• Supplies the ESP with the vehicle speed signal directly via its own CAN
  • Carries out all control functions during normal braking
  • Performs all pressure control functions for ABS, ASR, ESP, and BAS control
  • Passes on the brake lights signal to the rear SAM control unit with fuse and relay module (N10/2) to directly actuate the brake lights through the CAN (ESP, SPS, and BAS control unit)

The SBC pedal value sensor’s main task is conveying information on the position of the brake pedal to the SBC control unit (at the right front of the engine compartment) via a Hall sensor. The sensor has a mechanism that converts the vertical movement of the brake pedal into a rotary movement for the sensor.

The yaw rate and lateral acceleration sensor is located under the rear SAM control unit. This measures the yaw rate about the vertical axis of the vehicle. The integrated lateral acceleration sensor (AY sensor) measures the lateral acceleration. The integrated longitudinal acceleration sensor reports on the vehicle’s pitching motion.  The respective signals from these sensors are read by the ESP, SPS, and BAS control units.


This is the familiar “known-good” wheel speed sensor waveform.

The wheel speed or rpm sensors are located in the front at each steering knuckle, and the left and right rear sensors are mounted on the rear axle wheel carrier.  These sensors have not changed much in recent years. They are still the Hall Effect type , which sends data on current wheel speeds to the SBC left and right control units. The newer sensors, however, are more sensitive than they once were, and can detect unsatisfactory installation positions and relay this information to the SBC control unit as well. They still produce the square wave form you are used to seeing when you are performing a diagnostic test to see if you have a faulty sensor.

Here’s where it is imperative to make sure of a clean installation and proper torqueing of new or replacement units in order to avoid complications with your repair.  Use a little high-temperature lubricant in the bore of the housing to ensure a proper seating of the new sensor.

The steering column module is located on the steering column, as you would expect.  The module is connected to the engine compartment and interior CANs. Communication between the multi-function steering wheel and the steering column tube module takes place via the LIN network. It’s designed to read the sensor switches, buttons, and signals so that the SBC sees all possible driver requests and settings. The steering angle sensor is also integrated into the steering column tube module.  The sensor records the current position of the steering wheel and provides the steering column tube module with a voltage signal proportional to the steering lock angle.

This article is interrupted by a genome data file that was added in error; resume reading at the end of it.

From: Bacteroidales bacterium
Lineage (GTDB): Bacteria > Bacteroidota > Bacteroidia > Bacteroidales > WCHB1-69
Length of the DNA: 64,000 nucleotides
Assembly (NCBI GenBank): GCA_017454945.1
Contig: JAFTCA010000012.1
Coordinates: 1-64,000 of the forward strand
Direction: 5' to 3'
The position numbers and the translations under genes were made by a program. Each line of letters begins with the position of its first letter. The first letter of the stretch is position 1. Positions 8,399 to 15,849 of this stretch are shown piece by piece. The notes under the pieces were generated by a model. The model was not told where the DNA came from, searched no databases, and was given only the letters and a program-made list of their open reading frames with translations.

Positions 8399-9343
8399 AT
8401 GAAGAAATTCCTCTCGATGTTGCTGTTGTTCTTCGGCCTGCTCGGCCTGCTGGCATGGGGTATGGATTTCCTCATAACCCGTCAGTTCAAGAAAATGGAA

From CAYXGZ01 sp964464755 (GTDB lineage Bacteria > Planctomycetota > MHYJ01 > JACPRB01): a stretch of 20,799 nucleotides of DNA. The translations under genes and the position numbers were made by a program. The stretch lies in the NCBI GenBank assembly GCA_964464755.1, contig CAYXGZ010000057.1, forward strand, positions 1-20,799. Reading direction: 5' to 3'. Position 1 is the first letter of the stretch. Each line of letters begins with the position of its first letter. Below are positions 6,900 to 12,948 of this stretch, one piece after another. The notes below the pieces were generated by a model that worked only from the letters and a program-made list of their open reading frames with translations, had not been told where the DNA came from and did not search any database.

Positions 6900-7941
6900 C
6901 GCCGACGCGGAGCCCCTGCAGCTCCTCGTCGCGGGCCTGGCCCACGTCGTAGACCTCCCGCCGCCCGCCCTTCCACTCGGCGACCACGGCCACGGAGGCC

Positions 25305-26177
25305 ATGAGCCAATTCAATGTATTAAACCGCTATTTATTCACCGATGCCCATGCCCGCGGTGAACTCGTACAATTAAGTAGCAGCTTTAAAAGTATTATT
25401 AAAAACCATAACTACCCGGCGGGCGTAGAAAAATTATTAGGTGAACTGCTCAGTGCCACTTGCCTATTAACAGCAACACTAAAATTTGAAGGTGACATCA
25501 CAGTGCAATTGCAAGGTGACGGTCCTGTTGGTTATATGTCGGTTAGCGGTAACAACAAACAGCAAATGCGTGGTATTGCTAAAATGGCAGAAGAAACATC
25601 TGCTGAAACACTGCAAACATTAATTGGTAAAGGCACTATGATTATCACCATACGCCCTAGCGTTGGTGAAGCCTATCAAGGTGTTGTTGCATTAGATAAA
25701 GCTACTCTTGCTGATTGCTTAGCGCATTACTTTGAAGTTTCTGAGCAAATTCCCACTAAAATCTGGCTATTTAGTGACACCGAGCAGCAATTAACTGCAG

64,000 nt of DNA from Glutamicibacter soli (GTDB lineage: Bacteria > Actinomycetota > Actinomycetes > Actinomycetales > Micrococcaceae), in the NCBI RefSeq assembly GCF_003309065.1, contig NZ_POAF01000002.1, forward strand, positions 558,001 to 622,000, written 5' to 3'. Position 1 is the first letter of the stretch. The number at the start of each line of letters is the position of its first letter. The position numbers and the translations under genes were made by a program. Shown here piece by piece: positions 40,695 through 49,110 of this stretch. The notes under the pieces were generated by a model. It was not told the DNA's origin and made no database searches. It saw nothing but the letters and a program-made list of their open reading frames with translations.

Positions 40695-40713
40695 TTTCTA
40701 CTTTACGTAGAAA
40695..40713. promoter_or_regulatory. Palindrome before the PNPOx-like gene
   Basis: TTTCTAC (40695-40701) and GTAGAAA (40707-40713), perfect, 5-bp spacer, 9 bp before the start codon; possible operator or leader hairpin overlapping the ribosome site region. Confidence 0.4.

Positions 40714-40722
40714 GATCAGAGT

A common symptom scenario:  The customer states that the ABS and Sensotronic Brake Control (SBC) warning lights are on. The instrument cluster displays “Service Brakes Visit Workshop.”  First, find out if any other brake work has been performed on the car.  If so, here are some possible items to sleuth out:

  1. If a brake flush was not performed with scan tool direction, a battery charger, and a pressure bleeder, air may have been injected into system. Perform another brake flush correctly.
  2. If a brake job was performed without using a scan tool, you must connect your scan tool and correctly deactivate and reactivate the brakes. Perform a brake flush.
  3. Test the Sensotronic Brake Control (SBC) system for leaks and air with the scan tool.
  4. Check the operation of the pressure sensor and reservoir in SBC with the scan tool-guided tests.
  5. You may find the scan tool cannot perform guided tests. If so, the SBC unit may have an internal problem such as a damaged diaphragm.  Servicing this unit will be a topic for a future StarTuned article, but we will include an important safety note here:  Never remove, disassemble, or otherwise tamper with the SBC unit unless you are familiar with the system and the potentially dangerous pressures involved.  Always deactivate and depressurize the system according to WIS recommendations before service.
  6. If the fault will not clear with a good reservoir and no air in the system, the pressure sensor in the unit has failed. Replace the Sensotronic Brake Control (SBC).

The system pressure sensor is part of the hydraulic unit and cannot be replaced separately, whereas the pressure accumulator can be replaced separately. Control units will require programming. If the fault code C249F is also set, do not perform testing.  Replace the SBC as the operating time of the unit has been exceeded.


The pinout view of the SBC connector

If you find yourself starting from scratch with your troubleshooting, follow these steps:

  1. Connect a scan tool and check for Diagnostic Trouble Codes (DTCs) in the ESP and Sensotronic Brake Control (SBC) units.
  2. With DTCs for hydraulic faults or insufficient pressure supply, inspect for brake fluid leaks or damaged hydraulic lines.
  3. Perform a brake flush with a scan tool and pressure bleeder. Follow all listed instructions on the scan tool.
  4. If the pump fails to build pressure, or hydraulic faults continue, replacement of the control unit is needed.  Replacing this module will require a factory connector and programmer used with a factory or compatible scan tool. Of course, if you have XENTRY, you’re all set.
  5. Test powers and grounds to the SBC unit before replacement. See the connector pinout view in
    the photo.

Proper bleeding and equipment


This view of an early Robert Bosch ABS hydraulic unit shows why you don’t want dirty old brake fluid in your customers’ cars.

XENTRY or a compatible scan tool with a bleeding system menu is needed for this operation. Also necessary is a battery-maintaining charger to keep the voltage constant, and a power brake bleeder.  Here is the procedure from WIS:

  1. Deactivate SBC brake system using  STAR Diagnosis
  2. Connect the battery charger
  3. Connect the brake fluid changing equipment (your power bleeder)
  4. Connect the scan tool
  5. Raise the vehicle and remove the wheels
  6. Carry out bleeding operation using STAR  Diagnosis menu
  7. Check the brake fluid level in the reservoir and correct if necessary

Make sure you have the proper pressure bleeding hook up before you start.

As noted above, trying to service later-model Mercedes-Benz vehicles without the proper equipment and repair information will be futile, and will result in many lost hours of work and damage to your reputation.  It should be a given that only Mercedes-Benz approved DOT 4  brake fluid should be used from a clean, sealed container.  Remember that brake fluid is hygroscopic and should be replaced on most vehicles every two years. Informing your customers of this need will greatly reduce their chances of future problems in the system.